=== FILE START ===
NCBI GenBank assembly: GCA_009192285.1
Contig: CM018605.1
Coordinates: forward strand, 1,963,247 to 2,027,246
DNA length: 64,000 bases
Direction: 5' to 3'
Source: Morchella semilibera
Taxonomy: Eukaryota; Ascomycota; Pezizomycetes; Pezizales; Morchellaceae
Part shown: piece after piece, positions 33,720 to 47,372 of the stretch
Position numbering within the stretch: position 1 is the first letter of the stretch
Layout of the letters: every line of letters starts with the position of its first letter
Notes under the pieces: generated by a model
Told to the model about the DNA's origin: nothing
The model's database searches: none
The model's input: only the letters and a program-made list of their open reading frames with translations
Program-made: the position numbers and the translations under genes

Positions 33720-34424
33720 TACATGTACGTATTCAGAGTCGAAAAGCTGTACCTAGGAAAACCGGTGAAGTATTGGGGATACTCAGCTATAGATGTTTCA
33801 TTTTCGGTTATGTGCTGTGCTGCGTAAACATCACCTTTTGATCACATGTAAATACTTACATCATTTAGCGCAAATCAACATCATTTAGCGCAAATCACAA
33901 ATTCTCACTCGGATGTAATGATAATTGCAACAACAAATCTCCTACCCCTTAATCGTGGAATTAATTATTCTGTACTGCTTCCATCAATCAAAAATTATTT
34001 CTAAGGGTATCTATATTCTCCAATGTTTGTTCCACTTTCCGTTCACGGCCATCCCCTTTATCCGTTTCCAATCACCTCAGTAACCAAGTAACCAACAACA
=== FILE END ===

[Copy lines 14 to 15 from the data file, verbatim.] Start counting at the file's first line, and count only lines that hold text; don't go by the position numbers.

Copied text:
The model's input: only the letters and a program-made list of their open reading frames with translations
Program-made: the position numbers and the translations under genes